You've probably heard of "tabletop Role Playing Games" (or, tabletop RPGs) before, but what are they? In this episode, Chris and Morgan introduce a subset of RPGs called "Narrative RPGs" whose mechanics are focused primarily around storytelling (as opposed to tactical combat).2 Hear about how narrative RPGs can be used as "collaborative storytelling with dice", some of the narrative RPG systems that exist, as well as an in-depth look at one particular RPG system, Freeform Universal. Freeform Universal is so simple and easy to pick up that by the end of this episode, you should have enough information to use it for weaving stories with your friends!
Freeform Universal (or FU, pronounced "Foo")
Fate (published by Evil Hat)
- Look, you can find enough info about these on your own
- The internet is full of articles about them
Open Game License (OGL) (... it's a weird license, but we'll talk about that some other time)
- Creative Commons Attribution 3.0 Unported license (CC BY 3.0)
- Dark Dungeons (CW: 1980s religious satanic-panic propaganda... but for a fun time, find the 2014 live-action film somewhere)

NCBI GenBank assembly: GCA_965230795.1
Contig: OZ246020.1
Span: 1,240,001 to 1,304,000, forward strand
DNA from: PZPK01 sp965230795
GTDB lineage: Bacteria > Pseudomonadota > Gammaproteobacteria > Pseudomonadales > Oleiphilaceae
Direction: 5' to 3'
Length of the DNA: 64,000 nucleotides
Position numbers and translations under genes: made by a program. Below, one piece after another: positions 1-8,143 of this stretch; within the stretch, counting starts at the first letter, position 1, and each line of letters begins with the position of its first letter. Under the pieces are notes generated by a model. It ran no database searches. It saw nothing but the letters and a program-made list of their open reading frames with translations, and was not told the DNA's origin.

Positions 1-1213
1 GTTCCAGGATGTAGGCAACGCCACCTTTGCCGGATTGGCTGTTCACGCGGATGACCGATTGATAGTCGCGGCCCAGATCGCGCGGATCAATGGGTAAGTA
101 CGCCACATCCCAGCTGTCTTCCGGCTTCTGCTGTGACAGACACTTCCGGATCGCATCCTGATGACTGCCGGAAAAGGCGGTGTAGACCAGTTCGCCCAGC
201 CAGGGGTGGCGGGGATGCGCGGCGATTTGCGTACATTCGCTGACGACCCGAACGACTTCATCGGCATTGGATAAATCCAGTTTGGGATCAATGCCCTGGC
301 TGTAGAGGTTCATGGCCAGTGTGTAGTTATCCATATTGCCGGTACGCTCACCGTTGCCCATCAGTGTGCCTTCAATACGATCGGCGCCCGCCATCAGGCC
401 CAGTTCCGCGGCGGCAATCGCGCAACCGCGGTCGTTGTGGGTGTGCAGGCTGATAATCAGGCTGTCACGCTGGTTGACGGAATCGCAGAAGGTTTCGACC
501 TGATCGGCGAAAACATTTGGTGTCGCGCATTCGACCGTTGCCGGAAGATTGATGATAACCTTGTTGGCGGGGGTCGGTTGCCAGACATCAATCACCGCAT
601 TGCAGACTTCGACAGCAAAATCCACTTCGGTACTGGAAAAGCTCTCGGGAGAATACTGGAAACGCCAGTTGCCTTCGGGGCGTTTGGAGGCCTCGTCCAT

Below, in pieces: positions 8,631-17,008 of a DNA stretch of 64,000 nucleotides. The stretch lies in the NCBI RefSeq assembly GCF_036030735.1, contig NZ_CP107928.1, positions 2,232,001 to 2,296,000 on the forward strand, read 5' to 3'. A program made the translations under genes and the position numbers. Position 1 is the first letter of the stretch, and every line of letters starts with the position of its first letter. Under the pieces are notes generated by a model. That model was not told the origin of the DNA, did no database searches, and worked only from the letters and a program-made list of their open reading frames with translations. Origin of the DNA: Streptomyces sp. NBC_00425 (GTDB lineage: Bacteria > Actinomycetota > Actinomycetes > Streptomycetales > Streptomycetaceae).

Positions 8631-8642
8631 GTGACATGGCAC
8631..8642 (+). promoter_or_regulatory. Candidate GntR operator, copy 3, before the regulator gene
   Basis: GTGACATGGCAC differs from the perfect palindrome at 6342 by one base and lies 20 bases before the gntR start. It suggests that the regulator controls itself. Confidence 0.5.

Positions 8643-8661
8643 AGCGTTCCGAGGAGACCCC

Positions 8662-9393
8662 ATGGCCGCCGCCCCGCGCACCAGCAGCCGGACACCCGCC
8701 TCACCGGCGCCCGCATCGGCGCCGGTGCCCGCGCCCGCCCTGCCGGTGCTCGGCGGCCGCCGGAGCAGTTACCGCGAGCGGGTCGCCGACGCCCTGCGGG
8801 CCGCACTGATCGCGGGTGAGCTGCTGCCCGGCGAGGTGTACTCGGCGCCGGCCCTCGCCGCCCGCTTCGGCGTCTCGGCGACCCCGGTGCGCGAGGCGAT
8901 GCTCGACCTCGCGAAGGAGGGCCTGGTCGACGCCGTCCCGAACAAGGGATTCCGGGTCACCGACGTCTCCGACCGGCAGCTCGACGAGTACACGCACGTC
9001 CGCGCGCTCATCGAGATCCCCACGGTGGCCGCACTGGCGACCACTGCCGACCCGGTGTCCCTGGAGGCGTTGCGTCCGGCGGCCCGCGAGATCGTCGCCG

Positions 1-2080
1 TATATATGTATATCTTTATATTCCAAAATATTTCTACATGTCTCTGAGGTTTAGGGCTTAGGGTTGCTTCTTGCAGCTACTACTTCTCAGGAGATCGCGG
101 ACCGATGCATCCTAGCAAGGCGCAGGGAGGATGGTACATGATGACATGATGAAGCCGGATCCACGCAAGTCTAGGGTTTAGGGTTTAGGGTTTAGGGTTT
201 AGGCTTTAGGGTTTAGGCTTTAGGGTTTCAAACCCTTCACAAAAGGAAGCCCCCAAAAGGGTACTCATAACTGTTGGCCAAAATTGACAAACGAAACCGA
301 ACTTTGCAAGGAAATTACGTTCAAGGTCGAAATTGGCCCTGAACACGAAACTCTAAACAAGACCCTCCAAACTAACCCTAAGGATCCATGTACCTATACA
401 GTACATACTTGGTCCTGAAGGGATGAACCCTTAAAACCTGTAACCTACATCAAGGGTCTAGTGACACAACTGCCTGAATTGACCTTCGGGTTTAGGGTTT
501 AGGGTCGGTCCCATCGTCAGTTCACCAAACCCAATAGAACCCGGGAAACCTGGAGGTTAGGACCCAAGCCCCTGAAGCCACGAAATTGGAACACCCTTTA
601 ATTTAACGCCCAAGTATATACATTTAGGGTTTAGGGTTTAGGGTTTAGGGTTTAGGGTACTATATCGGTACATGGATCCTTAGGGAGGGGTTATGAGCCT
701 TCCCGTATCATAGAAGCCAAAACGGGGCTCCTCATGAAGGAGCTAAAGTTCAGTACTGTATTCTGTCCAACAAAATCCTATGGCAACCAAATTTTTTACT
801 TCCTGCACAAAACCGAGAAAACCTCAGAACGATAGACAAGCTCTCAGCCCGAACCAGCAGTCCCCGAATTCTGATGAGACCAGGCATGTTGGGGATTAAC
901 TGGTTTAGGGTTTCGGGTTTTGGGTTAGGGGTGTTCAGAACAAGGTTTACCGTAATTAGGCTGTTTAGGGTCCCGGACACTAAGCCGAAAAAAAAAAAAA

- Rory's Story Cubes (we called them "Rory's Story Dice" on the episode, oops)
- Donjon RPG tools (Don't have enough time to come up with your own materials? You can use these as long as you don't mind leaning into a lot of auto-generated tropes.)
RPGs as therapy
- Mary Robinete Kowal's Shades of Milk and Honey (first book in the Glamourist Histories books mentioned by Morgan as inspiring one of her game themes)
Libre Lounge (Podcast Chris used to co-host, still ongoing)
Still reading this? Wow, okay, some bonus content...
We mentioned that Morgan did a class assignment for her intro-to-German class about needing to make a German fairytale... here's the assignment, as turned into the class: Hilda die Hexe (be nice enough to remember this is an intro-to-German class). Additionally, Chris simultaneously wrote a slightly-more-elaborated-upon version called The Witch and the Carriage. The process of playing the game and then writing up both of these took about an hour and a half so set your expectations accordingly.
Still want more? Okay, not claiming this is a "great" story, but here's a kind of fun writeup of a session called Santa's Little Uprising. (Not very serious, could use more polish.)
Maybe we'll take up our own advice and more seriously publish some of the stories we've constructed together sometime!